Lymph Nodes Test Helps Fight Melanoma | BlackDoctor

    Lymph Nodes Test Helps Fight Melanoma

    Using so-called “sentinel node” biopsies to determine if melanoma has started
    to spread saves some patients the pain of having all their lymph nodes removed,
    U.S. researchers report.

    The strategy can also give patients a
    jump-start on aggressive treatment, they addrf.

    There are few treatment options for
    melanoma unless the disease is caught early. As a result, melanoma is one of the
    deadliest cancers around.

    However, patients whose lymph nodes tested
    positive for cancer, and who had all their lymph nodes removed, had a much
    higher five-year survival rate compared to those who tested positive but delayed
    node removal.

    These results should help make sentinel
    node biopsy standard practice in dealing with this type of malignancy, said lead
    researcher Dr. Donald L. Morton, medical director and chief of the melanoma
    program at John Wayne Cancer Institute at Saint Johns Hospital in Santa Monica,
    Calif.

    His team published its findings in the
    Sept. 28 issue of the New England Journal of
    Medicine
    .

    “People had been skeptical that sentinel
    node biopsy was necessary. This further cements the view that it is,” said Dr.
    Vijay Trisal, an assistant professor of surgical oncology at City of Hope Cancer
    Center in Duarte, Calif. “This gives us an idea about the biology of the cancer,
    and gives us ammunition that this is the right thing to
    do.”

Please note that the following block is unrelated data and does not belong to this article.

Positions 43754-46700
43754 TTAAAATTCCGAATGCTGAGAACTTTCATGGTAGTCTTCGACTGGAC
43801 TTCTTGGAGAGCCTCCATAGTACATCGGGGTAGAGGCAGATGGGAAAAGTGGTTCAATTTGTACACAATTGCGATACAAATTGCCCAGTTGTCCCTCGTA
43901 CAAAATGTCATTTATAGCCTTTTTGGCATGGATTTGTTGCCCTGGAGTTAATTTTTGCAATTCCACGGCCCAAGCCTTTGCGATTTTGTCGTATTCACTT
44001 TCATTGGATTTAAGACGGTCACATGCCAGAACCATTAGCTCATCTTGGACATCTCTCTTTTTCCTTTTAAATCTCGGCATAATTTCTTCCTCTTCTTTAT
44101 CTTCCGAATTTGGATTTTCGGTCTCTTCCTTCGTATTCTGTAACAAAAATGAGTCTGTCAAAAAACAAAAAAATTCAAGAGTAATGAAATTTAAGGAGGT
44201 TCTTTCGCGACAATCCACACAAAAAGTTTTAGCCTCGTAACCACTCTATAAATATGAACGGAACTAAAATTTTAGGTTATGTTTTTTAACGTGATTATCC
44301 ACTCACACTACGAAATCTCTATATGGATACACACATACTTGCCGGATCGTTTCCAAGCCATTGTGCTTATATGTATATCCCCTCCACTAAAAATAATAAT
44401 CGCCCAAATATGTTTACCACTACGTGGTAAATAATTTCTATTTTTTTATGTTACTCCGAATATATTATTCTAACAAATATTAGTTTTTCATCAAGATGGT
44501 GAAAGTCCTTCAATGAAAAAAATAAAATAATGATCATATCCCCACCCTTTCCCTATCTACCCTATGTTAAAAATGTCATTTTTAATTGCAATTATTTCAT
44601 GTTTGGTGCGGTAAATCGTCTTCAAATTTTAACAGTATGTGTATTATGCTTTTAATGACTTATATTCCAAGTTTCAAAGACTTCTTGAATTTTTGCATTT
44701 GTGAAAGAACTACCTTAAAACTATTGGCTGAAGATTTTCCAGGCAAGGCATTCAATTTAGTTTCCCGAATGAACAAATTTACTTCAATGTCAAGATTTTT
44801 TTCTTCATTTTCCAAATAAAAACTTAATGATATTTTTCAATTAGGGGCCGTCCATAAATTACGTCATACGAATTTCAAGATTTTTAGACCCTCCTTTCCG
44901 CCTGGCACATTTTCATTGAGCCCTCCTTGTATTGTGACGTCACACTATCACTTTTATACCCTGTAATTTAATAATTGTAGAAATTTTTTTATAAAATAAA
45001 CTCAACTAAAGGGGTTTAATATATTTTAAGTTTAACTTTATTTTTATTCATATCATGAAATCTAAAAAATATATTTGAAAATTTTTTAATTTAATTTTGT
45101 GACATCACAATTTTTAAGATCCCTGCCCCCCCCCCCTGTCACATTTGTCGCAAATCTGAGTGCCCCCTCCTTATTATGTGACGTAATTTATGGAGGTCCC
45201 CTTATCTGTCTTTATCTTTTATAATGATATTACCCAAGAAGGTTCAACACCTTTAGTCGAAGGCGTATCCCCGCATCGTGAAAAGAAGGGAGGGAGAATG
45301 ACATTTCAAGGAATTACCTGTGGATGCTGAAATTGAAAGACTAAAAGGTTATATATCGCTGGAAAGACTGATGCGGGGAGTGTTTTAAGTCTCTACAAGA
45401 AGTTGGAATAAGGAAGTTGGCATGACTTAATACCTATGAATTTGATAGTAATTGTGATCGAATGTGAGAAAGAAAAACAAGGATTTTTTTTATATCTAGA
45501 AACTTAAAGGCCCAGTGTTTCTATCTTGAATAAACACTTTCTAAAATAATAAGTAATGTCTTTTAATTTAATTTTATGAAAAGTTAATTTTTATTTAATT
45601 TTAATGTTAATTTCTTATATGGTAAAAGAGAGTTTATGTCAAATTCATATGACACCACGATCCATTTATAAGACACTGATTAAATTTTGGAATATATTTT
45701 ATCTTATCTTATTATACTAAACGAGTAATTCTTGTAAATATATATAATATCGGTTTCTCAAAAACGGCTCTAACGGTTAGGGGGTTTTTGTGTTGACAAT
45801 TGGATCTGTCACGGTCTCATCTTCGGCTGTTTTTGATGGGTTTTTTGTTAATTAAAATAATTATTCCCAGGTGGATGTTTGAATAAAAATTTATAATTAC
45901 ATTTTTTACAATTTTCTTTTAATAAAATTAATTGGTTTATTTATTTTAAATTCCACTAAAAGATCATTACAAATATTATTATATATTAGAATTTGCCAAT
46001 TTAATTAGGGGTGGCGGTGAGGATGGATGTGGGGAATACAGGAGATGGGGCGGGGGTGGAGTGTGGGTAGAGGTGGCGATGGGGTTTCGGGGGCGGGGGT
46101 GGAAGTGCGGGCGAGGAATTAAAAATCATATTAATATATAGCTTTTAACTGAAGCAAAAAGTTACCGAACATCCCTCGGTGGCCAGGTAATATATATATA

The findings are “not earth-shattering in
    the sense of treatment, but certainly in terms of prediction,” commented Dr.
    Donald McCain, a surgical oncologist and member of the melanoma division at
    Hackensack University Medical Center Cancer Center, in Hackensack,
    N.J.

    Melanoma is the most rapidly increasing
    malignancy in the world today. According to the American Cancer Society, nearly
    60,000 Americans will be diagnosed with melanoma this year, and almost 8,000
    will die from the disease.

    About 20 percent of patients with melanomas
    of intermediate thickness have a microscopic spread of their cancer to the lymph
    nodes — meaning the metastasis can’t be seen or felt. Generally speaking,
    melanoma that spreads to the lymph nodes has a much poorer
    prognosis.

    Still, physicians haven’t been sure how to
    approach the issue. Experts have tended to split into two camps: one
    recommending that all lymph nodes automatically be removed, and the other
    advocating waiting until the mass can actually be felt in the lymph
    nodes.

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